Eight Bells, 1887 by Winslow Homer

Eight Bells depicts two sailors determining their boat's position. It is one of Homer's best known paintings, and the last of his major paintings of the 1880s that dramatically chronicles man's relationship to the ocean.

Eight Bells was the outgrowth of a series of oil paintings that Homer made using three wooden panels he found in the cabin of his brother's sloop at Prouts Neck, Maine. On two of the panels Homer painted scenes of mackerel fleets at Prouts Neck, one at dawn and the other at sunset; on the third he painted a grisaille study of the work that inspired Eight Bells, which depicted a ship's officer standing alone, taking an observation with a sextant. Several years earlier, Homer had painted a watercolor on his voyage to England that also showed a sailor performing this activity.

The painting's title is a reference to nautical time, computed as one bell every thirty minutes. Although "eight bells" can be either 8 o'clock, 12 o'clock, or 4 o'clock, the painting refers to taking the "noon sight" at local apparent noon, a standard during the days of celestial navigation. Most other sights are made at dawn or twilight. More monumental than the three panels that preceded it, the two figures dominate the foreground of Eight Bells, and the details of the ship are minimally rendered. Homer has taken some artistic license, showing the figure at left using a sextant to take a reading of the sun, the other apparently reading the altitude of a completed sight on his sextant. In reality, both observers would have had their sextants to their eyes, rocking them back and forth to determine the highest elevation reached by the sun, thereby establishing local apparent noon. The moment is prosaic, yet it is presented as a heroic image. In 1887 Homer produced an etching based on the painting, in which he further minimized the ship's rigging and diminished the area of sky, thereby focusing more on the figures.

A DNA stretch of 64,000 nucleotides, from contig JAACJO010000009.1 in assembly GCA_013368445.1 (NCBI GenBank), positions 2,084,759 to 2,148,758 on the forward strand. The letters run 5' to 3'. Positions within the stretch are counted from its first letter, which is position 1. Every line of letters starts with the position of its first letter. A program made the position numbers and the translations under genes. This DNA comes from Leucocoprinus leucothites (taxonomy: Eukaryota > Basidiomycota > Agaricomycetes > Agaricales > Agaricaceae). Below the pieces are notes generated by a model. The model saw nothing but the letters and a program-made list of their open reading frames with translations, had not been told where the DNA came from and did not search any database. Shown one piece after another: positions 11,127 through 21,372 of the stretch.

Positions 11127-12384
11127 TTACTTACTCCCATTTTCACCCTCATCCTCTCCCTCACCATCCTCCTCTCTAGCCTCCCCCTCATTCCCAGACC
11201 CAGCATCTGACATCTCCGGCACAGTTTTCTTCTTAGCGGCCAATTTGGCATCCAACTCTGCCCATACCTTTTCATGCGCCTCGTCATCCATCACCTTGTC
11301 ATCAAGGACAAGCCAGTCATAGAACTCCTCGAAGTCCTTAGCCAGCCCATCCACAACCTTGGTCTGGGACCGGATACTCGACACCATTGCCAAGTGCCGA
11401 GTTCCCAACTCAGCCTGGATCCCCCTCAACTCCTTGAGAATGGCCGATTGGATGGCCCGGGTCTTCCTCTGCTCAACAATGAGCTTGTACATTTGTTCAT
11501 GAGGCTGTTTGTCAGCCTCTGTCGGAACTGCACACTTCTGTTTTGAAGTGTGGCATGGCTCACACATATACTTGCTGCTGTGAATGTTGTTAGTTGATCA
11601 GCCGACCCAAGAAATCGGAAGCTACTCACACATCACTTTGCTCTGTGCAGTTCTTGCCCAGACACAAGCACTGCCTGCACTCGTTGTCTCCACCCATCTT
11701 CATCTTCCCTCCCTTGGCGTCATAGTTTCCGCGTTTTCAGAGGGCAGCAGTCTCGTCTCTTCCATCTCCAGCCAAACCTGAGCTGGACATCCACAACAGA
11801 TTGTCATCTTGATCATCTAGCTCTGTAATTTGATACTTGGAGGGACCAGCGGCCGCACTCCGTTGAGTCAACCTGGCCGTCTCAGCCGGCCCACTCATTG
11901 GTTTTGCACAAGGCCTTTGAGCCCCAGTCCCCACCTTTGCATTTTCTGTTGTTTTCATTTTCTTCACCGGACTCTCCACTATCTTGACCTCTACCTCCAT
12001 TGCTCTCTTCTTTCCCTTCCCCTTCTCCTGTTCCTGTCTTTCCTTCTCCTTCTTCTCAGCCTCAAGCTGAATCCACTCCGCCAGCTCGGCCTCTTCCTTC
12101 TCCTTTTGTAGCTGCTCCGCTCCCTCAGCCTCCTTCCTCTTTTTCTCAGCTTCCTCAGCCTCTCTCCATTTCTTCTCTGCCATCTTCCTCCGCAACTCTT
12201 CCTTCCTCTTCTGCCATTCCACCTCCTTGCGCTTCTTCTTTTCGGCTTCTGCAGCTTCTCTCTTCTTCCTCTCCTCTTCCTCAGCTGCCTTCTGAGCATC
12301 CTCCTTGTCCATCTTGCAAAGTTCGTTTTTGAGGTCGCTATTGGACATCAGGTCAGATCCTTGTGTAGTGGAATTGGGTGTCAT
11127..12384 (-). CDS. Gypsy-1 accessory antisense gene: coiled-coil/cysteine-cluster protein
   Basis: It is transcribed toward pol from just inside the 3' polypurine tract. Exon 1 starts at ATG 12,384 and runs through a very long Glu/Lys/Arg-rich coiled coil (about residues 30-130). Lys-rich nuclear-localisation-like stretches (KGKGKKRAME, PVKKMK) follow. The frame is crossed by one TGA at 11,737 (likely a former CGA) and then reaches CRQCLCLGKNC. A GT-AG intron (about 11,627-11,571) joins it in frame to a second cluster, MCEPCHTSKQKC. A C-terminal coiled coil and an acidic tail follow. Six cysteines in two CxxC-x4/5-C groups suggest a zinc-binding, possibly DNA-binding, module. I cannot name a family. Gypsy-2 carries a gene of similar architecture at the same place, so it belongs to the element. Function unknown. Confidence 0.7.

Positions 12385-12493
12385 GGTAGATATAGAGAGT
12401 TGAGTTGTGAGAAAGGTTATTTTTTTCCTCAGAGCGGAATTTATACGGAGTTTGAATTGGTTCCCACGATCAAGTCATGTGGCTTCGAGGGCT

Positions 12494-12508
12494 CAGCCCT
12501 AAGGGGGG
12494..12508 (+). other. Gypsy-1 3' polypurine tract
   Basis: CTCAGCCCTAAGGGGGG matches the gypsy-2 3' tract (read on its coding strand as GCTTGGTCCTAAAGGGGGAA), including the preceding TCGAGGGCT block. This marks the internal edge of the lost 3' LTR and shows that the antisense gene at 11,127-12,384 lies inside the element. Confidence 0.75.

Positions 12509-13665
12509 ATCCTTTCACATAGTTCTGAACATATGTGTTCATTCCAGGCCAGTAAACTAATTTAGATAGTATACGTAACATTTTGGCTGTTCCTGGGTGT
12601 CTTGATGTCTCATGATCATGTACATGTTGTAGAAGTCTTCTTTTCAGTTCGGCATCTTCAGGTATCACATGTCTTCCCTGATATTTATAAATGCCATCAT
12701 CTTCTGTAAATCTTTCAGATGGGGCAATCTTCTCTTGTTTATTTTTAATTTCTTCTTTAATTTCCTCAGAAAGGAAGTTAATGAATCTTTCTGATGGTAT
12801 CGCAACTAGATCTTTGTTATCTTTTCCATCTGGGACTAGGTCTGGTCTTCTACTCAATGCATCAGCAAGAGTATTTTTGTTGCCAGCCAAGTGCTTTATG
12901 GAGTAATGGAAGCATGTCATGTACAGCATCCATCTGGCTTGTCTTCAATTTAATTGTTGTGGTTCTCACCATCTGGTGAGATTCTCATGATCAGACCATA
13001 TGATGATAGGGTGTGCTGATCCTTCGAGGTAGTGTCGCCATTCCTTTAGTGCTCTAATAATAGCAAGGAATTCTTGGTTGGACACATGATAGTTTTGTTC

When Eight Bells was exhibited in 1888 it was praised by critics who observed that it was more complex than a purely naturalistic rendering: "For he has caught the color and motion of the greenish waves, white-capped and rolling, the strength of the dark clouds broken with a rift of sunlight, and the sturdy, manly character of the sailors at the rail. In short, he has seen and told in a strong painter's manner what there was of beauty and interest in the scene."A later biographer wrote of the painting that the men "performing their required tasks, immediately engage our confidence in their competence to deal effectively with any situation the treachery or violence of the sea may produce."

The American artist N.C. Wyeth named his Port Clyde, Maine, home Eight Bells in honor of Homer's painting. He installed a reproduction of the work in his living room.